Rob Underhill, an award-winning director and N.C. State alumnus, could have been mistaken for a giddy child Wednesday night. He flitted from person to person, shaking hands and greeting them all as old friends; a huge grin plastered on his face all the while.
This wasn’t without good reason, though. The event, which the College of Living Arts hosted, was the screening for the series Underhill worked on, along with cinematographer Aravind Ragupathi and father-son writing team Al Julian and Paul Julian, entitled Fever Dreams.
Both episodes filmed so far, “The Agent” and “The Cameraman,” played and preceded a question-and-answer session with the cast and crew at the screening. In all respects, both on screen and off, one thing was evident of the team members: They had a huge amount of respect for one another and worked very well together.
“We shot ‘The Cameraman’ in two days of 10 to 12 hours each,” Ragupathi said. “We get things done, and then spend a lot of time in post-production, where we pay attention to all the details.”
Because the cast and crew had full-time jobs that were unrelated to the project, the filming itself was done at a rapid pace.
“This crew is incredible,” Ragupathi said. “We have a realtor, a school bus driver, a curator of a museum, we have a scientist. They’re all like super-men and -women because they pursue something very serious to keep a daytime job, but then still have this passion for the art.”
As if all of that was not impressive enough, most of the talent that makes up the cast and crew are residents living in and around Raleigh.
A remarkable crew is not the only thing that makes this show stand out. In terms of theme and storytelling style, Fever Dreams promises to be unlike anything that has been on television in recent history.
“Fever Dreams is Twilight Zone meets Tales From The Crypt,” Underhill said. “Besides being a huge fan of both of these series’, there is a noticeable lack of either type of show in our large, diverse and growing television markets today. This is a void I’ve felt driven to fill.”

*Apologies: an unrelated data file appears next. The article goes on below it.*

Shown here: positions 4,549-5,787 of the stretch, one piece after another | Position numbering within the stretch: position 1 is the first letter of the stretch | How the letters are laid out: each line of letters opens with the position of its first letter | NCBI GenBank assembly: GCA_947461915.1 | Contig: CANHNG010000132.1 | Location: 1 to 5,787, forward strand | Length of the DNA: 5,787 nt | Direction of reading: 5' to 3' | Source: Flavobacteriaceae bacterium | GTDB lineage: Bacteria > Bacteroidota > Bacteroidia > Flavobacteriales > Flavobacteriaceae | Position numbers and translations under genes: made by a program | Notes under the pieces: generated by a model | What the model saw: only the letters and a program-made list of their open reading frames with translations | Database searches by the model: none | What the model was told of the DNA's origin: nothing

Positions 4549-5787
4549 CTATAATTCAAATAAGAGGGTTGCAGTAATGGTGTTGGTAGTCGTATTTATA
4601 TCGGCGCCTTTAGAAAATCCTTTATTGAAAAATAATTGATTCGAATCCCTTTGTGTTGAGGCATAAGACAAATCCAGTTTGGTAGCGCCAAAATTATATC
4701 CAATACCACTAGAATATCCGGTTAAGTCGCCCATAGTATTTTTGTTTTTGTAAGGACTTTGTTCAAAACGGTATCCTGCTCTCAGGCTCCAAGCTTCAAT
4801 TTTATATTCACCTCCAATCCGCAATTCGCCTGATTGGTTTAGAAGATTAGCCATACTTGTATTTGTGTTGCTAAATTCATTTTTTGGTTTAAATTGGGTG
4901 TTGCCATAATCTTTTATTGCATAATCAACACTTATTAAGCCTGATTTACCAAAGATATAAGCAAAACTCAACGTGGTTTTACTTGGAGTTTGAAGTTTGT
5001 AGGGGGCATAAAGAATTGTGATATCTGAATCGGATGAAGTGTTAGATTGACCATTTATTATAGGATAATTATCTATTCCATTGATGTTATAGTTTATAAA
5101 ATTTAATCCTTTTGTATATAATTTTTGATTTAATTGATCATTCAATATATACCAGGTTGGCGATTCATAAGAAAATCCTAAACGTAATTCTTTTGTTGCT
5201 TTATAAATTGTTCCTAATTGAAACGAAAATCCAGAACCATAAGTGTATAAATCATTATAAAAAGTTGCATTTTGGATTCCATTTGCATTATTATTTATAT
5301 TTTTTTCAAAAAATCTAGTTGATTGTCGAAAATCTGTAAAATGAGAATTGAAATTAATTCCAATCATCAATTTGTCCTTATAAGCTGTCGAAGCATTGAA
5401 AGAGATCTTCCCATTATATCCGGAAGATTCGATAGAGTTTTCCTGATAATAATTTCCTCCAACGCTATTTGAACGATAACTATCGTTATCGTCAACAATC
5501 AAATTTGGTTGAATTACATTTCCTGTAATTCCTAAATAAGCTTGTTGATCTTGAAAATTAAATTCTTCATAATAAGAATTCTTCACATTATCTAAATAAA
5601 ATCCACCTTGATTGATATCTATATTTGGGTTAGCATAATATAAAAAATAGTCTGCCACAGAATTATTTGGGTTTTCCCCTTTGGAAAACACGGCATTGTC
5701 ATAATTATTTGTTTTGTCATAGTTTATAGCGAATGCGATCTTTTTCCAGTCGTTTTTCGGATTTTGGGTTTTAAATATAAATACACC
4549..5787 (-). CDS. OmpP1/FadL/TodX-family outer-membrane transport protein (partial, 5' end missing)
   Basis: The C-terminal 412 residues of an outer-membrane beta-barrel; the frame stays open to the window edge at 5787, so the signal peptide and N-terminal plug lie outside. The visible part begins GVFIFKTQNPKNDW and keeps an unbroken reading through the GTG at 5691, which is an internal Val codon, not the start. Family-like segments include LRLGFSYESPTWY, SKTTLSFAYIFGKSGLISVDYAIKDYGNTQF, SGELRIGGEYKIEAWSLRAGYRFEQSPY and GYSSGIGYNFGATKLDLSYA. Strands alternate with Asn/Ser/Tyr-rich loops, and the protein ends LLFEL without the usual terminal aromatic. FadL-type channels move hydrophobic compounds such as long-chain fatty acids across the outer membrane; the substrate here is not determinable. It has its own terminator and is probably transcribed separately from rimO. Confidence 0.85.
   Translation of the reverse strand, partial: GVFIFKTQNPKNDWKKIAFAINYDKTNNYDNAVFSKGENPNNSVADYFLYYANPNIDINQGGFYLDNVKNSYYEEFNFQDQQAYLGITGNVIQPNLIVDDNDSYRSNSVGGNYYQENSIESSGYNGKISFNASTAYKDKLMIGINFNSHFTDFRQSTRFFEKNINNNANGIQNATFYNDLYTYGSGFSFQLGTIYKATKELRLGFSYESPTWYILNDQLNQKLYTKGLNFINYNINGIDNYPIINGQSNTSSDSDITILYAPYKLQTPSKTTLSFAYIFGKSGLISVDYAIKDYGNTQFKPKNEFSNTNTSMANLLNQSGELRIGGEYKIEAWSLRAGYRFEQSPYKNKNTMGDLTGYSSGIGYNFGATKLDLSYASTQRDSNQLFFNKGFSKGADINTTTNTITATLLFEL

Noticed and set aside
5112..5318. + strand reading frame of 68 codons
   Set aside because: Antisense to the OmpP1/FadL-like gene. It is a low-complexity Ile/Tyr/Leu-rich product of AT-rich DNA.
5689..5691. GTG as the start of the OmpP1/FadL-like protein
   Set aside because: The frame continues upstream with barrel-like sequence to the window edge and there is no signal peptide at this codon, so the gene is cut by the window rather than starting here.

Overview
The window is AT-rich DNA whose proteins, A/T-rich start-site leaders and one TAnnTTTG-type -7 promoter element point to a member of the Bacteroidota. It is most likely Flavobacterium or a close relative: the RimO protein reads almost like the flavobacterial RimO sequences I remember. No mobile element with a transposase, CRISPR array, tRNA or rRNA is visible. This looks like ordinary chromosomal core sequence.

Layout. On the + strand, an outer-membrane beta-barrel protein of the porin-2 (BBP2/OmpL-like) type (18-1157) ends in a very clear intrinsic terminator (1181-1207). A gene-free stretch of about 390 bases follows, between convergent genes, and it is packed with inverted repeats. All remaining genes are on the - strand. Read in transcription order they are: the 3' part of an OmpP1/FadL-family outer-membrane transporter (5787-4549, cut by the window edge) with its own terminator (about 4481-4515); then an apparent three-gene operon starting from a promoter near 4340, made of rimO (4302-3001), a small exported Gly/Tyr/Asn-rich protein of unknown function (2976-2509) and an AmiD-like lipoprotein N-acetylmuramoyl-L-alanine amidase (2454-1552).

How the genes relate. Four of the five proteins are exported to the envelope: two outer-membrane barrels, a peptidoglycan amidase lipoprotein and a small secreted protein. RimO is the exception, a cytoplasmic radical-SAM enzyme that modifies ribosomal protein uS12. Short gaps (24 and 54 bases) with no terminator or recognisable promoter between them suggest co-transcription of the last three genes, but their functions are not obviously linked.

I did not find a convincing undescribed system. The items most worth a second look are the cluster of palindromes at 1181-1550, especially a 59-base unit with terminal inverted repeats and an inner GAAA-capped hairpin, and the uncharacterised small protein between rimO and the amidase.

Underhill said he aims to hone in on the thriller and suspense elements, while not indulging in the blood and guts shock-device of a lot of other popular television shows that can exploit R-rated material.
Due to this unconventional and drama-driven storytelling, the producers said they believe the series is highly marketable. Toward the end of the question-and-answer session, they expressed interest in a number of possibilities for the series.
First, they want to have the series bought by a major network or other outlet, such as Netflix. Underhill describes his plan of taking “The Cameraman” out on the film festival circuit in hopes of introducing it to interested outlets. He said he was particularly excited about showing it at the Cannes Film Festival, taking place in France in May.
Production of the series will continue through this process, though. A third episode, entitled “The Producer” is currently being written.
According to Al Julian, the writer and executive producer of this series, plans for a feature length have been discussed as well.
“We also want to spin this all into one feature film by wrapping three or four episodes together,” Julian said.
This third episode will require an all new cast, though. Like Twilight Zone, Fever Dreams features a new setting and set of characters for each episode. This means that new actors must constantly be auditioned.
“Each time we have video auditions,” Underhill said. “So we look through hundreds of submissions, select our finalists, then we’ll do a Skype call-back, and narrow it further. If we really love them, we’ll have them come in for more, or we’ll offer them the roll at that point.” Whether you are a fan of dark, suspenseful storytelling, an aspiring actor or both, Fever Dreams is certainly a series to keep your eye on as it finds its place in television.